Japan, BARMM, UNDP provide aid to former Bangsamoro combatants

AN initiative was launched to promote the decommissioning and normalization aspects of the Bangsamoro peace process by addressing the challenge of small arms and light weapons (SALWs), while providing socioeconomic aid to ex-combatants and members of private-armed groups (PAG).

The Assistance for Security, Peace, Integration and Recovery for Advanced Human Security in the Bangsamoro Region initiative, or ASPIRE, will be implemented by the United Nations Development Programme (UNDP) in the Philippines, with financial contribution worth $5 million from the Japanese government, in consultations with the Office of the Presidential Adviser on Peace, Reconciliation and Unity (OPAPRU), the Moro Islamic Liberation Front (MILF), and the Joint Normalization Committee (JNC).

In a ceremony, Ambassador Kazuhiko Koshikawa of Japan and UNDP Phils. Resident Representative Dr. Selva Ramachandran launched ASPIRE with Member of the Parliament Ali Salik, who represented Chief Minister Ahod Ebrahim of the Bangsamoro Region through an exchange of letters. The event marked the parties’ commitment to the work toward peace and stabilization in the said area.

ASPIRE will cover targeted vulnerable communities to address the issue of sporadic conflicts caused by the use of private SALWs.

The reduction and management of SALWs, as well as the disbandment of PAGs, are stipulated in the Annex on Normalization as vital parts of the Framework Agreement on the Bangsamoro between the Philippine government and the MILF. With transitional security being one of the most critical issues in implementing any peace agreement, the decommissioning of former combatants and gradual reduction of loose firearms will be pivotal in the period of transition.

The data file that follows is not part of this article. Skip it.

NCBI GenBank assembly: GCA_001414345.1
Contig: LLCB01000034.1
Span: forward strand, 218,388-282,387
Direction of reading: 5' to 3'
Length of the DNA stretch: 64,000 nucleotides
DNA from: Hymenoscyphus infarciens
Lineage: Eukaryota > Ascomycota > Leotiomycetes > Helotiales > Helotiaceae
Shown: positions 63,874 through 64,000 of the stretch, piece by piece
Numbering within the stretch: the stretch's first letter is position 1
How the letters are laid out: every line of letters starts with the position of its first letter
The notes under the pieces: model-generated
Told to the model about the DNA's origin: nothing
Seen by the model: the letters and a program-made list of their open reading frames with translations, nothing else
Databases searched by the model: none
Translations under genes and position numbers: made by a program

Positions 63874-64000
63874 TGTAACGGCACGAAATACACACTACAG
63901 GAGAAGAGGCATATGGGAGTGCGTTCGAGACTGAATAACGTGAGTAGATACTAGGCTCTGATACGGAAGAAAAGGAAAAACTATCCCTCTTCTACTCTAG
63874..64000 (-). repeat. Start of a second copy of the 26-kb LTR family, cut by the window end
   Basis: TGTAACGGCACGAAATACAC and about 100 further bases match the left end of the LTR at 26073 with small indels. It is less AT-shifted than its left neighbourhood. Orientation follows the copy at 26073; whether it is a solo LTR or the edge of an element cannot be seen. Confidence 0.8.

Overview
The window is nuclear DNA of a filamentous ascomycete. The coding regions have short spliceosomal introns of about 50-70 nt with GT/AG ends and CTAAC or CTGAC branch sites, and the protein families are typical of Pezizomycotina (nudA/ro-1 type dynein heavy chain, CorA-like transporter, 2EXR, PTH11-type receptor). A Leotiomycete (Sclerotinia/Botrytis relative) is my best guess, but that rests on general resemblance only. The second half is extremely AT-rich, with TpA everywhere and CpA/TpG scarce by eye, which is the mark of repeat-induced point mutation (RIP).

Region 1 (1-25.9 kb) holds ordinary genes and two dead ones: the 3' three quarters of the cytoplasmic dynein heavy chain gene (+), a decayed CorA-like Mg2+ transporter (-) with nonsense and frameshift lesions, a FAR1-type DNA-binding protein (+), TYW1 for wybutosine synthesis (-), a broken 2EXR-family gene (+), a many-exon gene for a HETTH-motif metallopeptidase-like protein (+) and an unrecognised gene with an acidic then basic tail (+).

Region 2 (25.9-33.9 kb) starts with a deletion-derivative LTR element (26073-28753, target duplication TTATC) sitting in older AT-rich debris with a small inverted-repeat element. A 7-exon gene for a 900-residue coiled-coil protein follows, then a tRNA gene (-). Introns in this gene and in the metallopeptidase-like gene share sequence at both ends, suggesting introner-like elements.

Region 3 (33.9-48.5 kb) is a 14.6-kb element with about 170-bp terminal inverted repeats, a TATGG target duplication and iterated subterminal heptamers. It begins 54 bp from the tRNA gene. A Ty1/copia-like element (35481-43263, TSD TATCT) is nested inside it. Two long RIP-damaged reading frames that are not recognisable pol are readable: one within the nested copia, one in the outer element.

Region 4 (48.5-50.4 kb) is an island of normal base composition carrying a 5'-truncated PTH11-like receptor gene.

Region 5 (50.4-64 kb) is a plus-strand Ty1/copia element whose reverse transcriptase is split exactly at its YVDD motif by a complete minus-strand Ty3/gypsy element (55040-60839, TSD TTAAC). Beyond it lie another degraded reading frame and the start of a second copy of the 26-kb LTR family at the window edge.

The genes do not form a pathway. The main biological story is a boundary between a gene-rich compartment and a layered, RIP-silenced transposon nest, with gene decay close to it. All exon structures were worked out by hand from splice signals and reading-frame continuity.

Among its targets, the project aims to address SALWs in the region with a component on effective provision of socioeconomic support for former combatants, communities and PAG members. This will go along with raising awareness on the dangers of possession of small arms. With this, the Bangsamoro Transition Authority and UNDP Phils., via OPAPRU, eye to promote the normalization process by graduated small-arms control and their eventual collection.

Koshikawa expressed his confidence over the collaboration: “As this project will be a big step, as the first large-scale and comprehensive project to tackle the issue of private SALWs, I am grateful that Japan can support it.” “With the Japanese [aid, this project will allot technical support to deal with SALW challenges by a component on the effective provision of livelihood support for ex-combatants], and for PAG members in Bangsamoro,” said Dr. Ramachandran.  

The government of Japan has been a steadfast supporter of the Philippines for the attainment of sustainable development and lasting peace in Mindanao, and a committed development partner of UNDP.

According to the Embassy of Japan, the project will be implemented by UNDP Phils. across targeted vulnerable communities with more than 6,000 residents to address the issue of sporadic conflicts caused by SALWs.

The country, it said, has been contributing to the Bangsamoro peace process for more than two decades. To date, more than $500 million in projects have been undertaken under the Japan-Bangsamoro Initiatives for Reconstruction and Development, or J-BIRD.

Japan, its embassy in Manila conveyed, remains committed to support the progress of the peace process and furthering development in Mindanao.

Image credits: UNDP Phils.